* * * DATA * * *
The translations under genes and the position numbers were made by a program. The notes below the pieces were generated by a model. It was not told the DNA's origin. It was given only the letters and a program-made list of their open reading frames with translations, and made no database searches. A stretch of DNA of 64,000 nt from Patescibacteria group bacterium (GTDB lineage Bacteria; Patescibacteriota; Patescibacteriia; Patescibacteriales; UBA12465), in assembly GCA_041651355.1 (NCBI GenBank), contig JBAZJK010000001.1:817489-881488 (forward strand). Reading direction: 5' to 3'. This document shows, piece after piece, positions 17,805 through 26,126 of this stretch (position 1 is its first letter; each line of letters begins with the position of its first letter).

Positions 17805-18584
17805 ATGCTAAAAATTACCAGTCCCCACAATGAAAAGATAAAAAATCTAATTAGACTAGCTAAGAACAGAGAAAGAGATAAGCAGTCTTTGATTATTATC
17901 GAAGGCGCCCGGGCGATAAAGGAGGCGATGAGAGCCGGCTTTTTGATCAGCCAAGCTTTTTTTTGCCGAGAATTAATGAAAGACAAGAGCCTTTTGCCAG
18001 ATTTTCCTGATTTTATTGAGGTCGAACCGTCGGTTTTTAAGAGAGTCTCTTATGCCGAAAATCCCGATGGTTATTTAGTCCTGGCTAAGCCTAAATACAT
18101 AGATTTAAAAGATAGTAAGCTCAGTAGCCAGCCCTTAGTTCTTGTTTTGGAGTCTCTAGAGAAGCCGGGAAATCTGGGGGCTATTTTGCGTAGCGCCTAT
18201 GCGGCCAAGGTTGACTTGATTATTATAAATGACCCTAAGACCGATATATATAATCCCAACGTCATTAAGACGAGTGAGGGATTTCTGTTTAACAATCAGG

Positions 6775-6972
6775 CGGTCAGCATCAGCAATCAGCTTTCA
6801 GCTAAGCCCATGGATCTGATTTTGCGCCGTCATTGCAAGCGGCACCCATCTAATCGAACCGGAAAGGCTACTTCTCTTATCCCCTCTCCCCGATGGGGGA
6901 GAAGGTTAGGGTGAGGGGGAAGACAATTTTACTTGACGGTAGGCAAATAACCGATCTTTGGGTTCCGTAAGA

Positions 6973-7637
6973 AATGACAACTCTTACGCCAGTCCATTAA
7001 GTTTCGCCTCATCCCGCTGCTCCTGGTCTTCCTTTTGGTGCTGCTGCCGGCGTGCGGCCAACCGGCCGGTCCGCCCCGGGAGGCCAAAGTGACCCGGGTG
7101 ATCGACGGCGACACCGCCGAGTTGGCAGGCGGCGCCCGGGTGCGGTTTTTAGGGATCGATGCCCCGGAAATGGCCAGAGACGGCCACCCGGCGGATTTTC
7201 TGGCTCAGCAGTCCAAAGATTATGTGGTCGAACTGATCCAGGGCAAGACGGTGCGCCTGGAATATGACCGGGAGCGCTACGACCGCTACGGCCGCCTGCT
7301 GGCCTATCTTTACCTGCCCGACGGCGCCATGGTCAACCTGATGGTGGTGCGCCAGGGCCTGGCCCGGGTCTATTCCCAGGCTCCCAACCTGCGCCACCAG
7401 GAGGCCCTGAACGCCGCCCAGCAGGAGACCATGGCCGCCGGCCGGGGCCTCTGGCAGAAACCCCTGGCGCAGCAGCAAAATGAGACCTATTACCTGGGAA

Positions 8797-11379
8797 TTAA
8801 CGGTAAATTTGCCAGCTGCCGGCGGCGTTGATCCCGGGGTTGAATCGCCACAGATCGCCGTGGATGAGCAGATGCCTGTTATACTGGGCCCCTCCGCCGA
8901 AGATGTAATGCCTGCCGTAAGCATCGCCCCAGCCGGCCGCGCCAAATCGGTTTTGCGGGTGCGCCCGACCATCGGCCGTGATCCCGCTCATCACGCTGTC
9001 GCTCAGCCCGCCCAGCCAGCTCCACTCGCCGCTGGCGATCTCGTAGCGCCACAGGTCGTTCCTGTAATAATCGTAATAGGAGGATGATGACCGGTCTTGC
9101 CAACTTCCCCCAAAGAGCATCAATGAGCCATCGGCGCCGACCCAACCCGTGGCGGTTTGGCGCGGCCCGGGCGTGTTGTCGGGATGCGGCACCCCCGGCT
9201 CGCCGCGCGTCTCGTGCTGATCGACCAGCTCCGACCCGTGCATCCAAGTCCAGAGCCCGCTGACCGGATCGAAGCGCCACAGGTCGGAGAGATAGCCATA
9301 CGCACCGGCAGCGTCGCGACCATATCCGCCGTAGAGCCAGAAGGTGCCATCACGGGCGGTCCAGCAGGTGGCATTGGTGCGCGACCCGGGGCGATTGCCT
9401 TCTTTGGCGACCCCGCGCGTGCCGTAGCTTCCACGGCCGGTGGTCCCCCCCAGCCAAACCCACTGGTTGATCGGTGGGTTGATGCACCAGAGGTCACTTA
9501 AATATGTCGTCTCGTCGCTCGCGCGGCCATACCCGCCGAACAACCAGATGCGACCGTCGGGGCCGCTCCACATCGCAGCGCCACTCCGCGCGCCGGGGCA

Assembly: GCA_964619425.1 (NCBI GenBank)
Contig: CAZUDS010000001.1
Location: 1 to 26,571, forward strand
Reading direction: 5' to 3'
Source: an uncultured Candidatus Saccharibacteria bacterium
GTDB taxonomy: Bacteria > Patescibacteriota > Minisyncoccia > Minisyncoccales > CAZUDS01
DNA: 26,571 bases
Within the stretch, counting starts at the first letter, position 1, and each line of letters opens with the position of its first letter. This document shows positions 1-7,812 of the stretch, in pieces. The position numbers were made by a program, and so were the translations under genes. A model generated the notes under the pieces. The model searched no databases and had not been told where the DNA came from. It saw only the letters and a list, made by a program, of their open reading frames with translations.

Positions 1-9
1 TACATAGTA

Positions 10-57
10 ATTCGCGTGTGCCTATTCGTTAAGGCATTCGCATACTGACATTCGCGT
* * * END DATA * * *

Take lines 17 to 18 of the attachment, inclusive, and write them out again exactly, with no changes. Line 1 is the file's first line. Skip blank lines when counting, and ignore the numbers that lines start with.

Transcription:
7301 GGCCTATCTTTACCTGCCCGACGGCGCCATGGTCAACCTGATGGTGGTGCGCCAGGGCCTGGCCCGGGTCTATTCCCAGGCTCCCAACCTGCGCCACCAG
7401 GAGGCCCTGAACGCCGCCCAGCAGGAGACCATGGCCGCCGGCCGGGGCCTCTGGCAGAAACCCCTGGCGCAGCAGCAAAATGAGACCTATTACCTGGGAA